1889 Obituary [2]

. . . . In 1851, upon the foundation of the Royal School of Mines, by the late Sir H. T. DelaBeche, Dr. Percy accepted the position of lecturer upon metallurgy, and Metallurgist to the Museum of Practical Geology, which offices he retained until 1870, having given up medical practice on leaving Birmingham. . . . [more]

.... Notwithstanding his long career in the public service, Dr. Percy never became the recipient of any official honours. This, however, may perhaps be due to his retiring disposition and special dislike to honorary distinction of all kinds, which even went so far as to the refusal of the title of Professor, he having invariably described himself as lecturer in the two establishments where he was engaged in teaching. It was otherwise, however, with his fellow scientific men, by whom his labours were fully honoured. He became a Fellow of the Royal Society after the publication of his medical researches, and subsequently an honorary member of the Institution of Civil Engineers, and of the Iron and Steel Institute, of which latter body he was president in 1883-5, and from whom he also received the Bessemer medal. On the same day that his death was announced, the award to him of the Albert gold medal of the Society of Arts was made public in a very feeling notice which appeared in the last number of the Society of Arta Journal. He was awarded the Miller prize of the Institution of Civil Engineers in 1887, but with characteristic liberality desired that it might be spent on the purchase of a microscope equipped under Dr. Sorby's direction, with the appliances for the study of the micro-crystalline structure of metals, to be at the disposal of any member of the Institution desirous of undertaking such studies, but who might be debarred from doing so by the necessarily costly character of the apparatus....[more]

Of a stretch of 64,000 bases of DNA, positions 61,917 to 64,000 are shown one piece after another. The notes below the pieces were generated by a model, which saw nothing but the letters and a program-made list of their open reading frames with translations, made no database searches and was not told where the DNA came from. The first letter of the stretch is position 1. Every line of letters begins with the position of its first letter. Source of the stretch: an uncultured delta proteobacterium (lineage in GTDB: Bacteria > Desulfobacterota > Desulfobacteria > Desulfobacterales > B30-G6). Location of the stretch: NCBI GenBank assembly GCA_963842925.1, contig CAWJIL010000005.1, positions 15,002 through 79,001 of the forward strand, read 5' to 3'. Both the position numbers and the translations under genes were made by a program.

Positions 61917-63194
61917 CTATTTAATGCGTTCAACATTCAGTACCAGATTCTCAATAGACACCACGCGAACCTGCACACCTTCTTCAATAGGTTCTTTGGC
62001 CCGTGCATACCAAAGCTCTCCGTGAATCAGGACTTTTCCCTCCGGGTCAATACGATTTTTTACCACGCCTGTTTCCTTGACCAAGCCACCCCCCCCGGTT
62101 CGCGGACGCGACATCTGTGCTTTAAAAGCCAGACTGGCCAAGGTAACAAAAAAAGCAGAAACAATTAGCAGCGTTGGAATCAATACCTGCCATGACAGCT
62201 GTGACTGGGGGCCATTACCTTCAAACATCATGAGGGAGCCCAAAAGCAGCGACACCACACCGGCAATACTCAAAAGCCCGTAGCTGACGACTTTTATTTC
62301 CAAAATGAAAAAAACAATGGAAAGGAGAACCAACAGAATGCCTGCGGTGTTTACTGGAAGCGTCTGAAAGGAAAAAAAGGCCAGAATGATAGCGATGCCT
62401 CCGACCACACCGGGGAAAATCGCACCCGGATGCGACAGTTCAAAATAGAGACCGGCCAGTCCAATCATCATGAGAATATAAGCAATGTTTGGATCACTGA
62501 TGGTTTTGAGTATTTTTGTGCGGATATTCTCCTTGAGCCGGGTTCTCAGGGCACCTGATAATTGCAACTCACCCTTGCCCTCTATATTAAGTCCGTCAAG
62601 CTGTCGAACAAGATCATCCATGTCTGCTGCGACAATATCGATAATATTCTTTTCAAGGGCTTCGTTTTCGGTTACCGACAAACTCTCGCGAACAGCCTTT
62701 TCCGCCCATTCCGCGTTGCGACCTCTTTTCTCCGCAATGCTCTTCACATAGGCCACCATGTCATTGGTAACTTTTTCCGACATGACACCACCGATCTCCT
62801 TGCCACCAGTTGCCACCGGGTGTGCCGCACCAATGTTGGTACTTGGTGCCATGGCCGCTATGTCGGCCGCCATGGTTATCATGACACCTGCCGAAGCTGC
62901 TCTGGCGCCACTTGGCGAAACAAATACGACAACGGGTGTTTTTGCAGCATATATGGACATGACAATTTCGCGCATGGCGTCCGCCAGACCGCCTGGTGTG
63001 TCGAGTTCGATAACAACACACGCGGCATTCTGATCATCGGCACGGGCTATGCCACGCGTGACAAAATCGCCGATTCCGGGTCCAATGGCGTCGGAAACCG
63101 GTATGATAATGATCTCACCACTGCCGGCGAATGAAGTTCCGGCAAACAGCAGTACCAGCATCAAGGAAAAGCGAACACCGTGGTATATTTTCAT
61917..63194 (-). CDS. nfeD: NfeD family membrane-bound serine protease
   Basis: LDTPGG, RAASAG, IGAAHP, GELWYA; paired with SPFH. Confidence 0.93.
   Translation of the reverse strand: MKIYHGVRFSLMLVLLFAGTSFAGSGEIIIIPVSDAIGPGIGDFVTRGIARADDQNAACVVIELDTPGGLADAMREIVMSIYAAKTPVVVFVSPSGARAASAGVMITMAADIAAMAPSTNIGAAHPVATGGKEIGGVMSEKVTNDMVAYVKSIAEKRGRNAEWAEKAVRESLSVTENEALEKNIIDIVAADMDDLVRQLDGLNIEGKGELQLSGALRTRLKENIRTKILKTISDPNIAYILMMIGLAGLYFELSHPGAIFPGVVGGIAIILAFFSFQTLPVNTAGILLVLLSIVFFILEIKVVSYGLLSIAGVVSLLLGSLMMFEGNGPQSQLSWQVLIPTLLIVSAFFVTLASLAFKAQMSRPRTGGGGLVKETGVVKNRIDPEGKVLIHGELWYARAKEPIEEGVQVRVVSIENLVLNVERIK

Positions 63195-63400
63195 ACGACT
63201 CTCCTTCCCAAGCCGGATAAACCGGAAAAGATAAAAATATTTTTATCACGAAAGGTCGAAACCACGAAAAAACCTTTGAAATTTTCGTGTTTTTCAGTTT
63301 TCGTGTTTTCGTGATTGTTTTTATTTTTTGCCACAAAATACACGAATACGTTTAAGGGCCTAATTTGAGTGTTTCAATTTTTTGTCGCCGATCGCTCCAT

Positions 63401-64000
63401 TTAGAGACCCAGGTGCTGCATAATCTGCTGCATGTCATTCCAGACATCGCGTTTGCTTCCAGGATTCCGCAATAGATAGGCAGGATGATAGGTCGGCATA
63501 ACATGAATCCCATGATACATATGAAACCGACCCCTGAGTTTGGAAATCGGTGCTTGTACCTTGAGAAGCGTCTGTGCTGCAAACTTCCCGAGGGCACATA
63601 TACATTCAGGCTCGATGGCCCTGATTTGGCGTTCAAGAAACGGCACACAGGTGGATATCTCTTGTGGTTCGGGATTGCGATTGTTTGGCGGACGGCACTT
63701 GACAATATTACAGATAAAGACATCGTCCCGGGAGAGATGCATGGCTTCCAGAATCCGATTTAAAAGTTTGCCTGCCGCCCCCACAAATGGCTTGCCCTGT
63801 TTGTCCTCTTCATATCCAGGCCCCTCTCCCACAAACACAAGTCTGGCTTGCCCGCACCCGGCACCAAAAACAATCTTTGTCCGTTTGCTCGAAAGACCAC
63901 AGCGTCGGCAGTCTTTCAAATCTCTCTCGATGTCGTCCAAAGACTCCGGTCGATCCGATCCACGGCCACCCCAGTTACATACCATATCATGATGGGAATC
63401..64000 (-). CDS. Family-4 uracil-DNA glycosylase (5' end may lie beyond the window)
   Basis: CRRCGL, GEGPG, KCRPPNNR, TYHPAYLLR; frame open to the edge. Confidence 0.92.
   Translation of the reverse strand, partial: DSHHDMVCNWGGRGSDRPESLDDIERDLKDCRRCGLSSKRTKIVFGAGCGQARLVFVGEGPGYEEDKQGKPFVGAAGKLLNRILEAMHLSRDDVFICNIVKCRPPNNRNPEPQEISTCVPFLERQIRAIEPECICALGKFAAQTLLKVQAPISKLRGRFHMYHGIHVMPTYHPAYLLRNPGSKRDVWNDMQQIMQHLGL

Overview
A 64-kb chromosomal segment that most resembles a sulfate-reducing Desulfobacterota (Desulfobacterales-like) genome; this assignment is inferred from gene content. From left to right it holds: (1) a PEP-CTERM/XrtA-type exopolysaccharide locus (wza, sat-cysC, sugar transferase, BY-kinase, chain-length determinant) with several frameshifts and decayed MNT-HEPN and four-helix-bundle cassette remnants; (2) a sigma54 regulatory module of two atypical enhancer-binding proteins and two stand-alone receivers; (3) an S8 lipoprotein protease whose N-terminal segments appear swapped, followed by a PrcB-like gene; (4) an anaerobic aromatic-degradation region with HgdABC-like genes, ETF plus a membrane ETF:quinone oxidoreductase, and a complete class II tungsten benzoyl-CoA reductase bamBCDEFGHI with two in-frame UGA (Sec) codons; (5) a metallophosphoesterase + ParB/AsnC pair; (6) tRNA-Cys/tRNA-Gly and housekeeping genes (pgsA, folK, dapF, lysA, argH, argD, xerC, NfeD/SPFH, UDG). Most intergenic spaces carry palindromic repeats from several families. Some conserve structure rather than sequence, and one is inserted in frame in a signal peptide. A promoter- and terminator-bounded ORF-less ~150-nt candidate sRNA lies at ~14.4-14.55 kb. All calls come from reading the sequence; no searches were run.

1890 Obituary [3]